When Andrea Dovizioso called an end to contract negotiations with Ducati in August 2020, the Italian factory opted for youth over experience by picking Francesco Bagnaia to join Pramac team-mate Jack Miller in moving up to its official team for 2021.

Ducati's expectation was that Miller, entering his seventh MotoGP season and with ten podiums (one win) under his belt, would be their best bet for the world championship and that Bagnaia, starting his third MotoGP season and with only one podium, would have more of a learning year.

"When we decided to bring Jack and Pecco to the factory team, we did it after a second part of the 2020 season where Jack was super competitive and Pecco after crashing in Misano was struggling," said Ducati Corse sporting director Paolo Ciabatti. "So the idea was obviously to start with Jack as a contender for the championship, and for Pecco to be fighting for the top five positions, and to see him improving."

But it was Bagnaia who made the stronger start with two podiums from the opening three races before Miller hit form with back-to-back wins at Jerez and Le Mans.

"Pecco made a pole position in Qatar, he was fighting basically to win that race and did a fantastic second part of the season," Ciabatti said. "Jack won his first grand prix on a Ducati in Jerez, then again in Le Mans, but then he had a little bit of ups and downs."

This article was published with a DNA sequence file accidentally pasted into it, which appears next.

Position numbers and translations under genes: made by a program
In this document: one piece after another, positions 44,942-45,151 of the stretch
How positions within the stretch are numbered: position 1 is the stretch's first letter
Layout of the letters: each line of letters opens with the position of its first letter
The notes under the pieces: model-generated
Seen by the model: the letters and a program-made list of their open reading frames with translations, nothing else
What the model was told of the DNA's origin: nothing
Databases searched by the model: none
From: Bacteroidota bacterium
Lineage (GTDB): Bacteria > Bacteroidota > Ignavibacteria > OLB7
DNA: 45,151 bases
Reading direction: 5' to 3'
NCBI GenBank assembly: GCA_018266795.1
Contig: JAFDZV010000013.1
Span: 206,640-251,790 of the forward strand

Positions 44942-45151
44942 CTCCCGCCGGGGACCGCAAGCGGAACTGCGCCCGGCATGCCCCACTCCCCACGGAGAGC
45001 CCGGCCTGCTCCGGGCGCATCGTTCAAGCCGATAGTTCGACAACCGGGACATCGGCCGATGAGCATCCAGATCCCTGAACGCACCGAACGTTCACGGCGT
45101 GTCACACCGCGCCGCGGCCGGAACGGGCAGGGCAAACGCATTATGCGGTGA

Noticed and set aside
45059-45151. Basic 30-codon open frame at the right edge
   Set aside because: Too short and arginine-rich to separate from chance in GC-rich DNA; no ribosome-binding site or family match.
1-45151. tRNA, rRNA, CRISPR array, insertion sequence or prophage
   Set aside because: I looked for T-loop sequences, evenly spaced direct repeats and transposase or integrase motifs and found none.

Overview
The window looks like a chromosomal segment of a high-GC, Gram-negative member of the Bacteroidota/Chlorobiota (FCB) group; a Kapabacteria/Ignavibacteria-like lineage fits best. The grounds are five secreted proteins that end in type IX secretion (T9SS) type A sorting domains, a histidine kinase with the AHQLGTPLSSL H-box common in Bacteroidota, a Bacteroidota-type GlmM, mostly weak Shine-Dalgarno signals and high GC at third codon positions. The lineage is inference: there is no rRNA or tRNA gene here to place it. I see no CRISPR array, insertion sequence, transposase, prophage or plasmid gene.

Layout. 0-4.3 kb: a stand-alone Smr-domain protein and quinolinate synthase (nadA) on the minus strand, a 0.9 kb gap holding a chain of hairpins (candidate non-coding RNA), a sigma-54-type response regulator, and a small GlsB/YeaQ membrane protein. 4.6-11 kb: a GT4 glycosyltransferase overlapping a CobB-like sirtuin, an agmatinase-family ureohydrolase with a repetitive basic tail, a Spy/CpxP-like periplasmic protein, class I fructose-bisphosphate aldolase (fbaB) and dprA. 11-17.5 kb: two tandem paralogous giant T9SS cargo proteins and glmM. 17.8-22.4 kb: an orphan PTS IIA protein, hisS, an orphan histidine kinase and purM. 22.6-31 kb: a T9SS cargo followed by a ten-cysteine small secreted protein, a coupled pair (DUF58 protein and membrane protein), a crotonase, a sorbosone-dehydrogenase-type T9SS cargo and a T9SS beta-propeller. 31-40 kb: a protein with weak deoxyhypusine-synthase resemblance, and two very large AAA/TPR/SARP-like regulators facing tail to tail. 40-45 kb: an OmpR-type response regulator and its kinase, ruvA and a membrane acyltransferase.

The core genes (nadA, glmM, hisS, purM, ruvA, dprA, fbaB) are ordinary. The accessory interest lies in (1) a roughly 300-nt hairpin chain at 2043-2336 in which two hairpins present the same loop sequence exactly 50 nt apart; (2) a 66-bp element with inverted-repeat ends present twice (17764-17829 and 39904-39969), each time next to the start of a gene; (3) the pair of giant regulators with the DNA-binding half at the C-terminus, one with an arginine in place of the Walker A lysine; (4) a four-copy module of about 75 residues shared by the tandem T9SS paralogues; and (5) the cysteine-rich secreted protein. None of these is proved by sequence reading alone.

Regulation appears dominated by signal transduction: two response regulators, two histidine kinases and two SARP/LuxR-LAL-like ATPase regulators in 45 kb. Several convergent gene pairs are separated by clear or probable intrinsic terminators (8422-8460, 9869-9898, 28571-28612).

At the midway stage of the season Bagnaia had been just nine points ahead of Miller, with both trailing Pramac Ducati's Johann Zarco, then Fabio Quartararo's closest title rival.

However, while Bagnaia upped his game with six more podiums including four wins during the second half to finish the season as title runner-up to Quartararo, Miller took just two more podiums (and Zarco none) for fourth in the standings.

"Nobody has doubts about Jack's talent," Ciabatti said. "He's one of the fastest riders in certain conditions, he's also probably the best or one of the best when it's wet or partly wet. But sometimes his riding style is not helping him to save the tyre for the second part of the race and I think this is one of the areas where we need to help him improve [for 2022]."

Meanwhile, Bagnaia's late title charge came too late to catch Quartararo, a fall from the lead at Misano officially ending the Italian's chances with two races remaining.

"There were a few races where I think we lost some key points that we could have kept the fight with Fabio open until the last round. I would say basically Mugello [fall from lead], the restart of Austria [tyre] and Silverstone [tyre]," Ciabatti said.

"I don’t think we lost the championship with the crash in Misano because it was 'all in', we needed to win. And I think Pecco was doing a fantastic race. I think also Marc had decided he would be happy with second. But obviously then Pecco made a small mistake and crashed and it was over.

"But we're satisfied. We think we have the riders to be able to be really trying to win the championship next year."

All six Ducati riders will continue on Desmosedicis in 2022, being joined by rookies Fabio di Giannantonio (Gresini) and Marco Bezzecchi (VR46).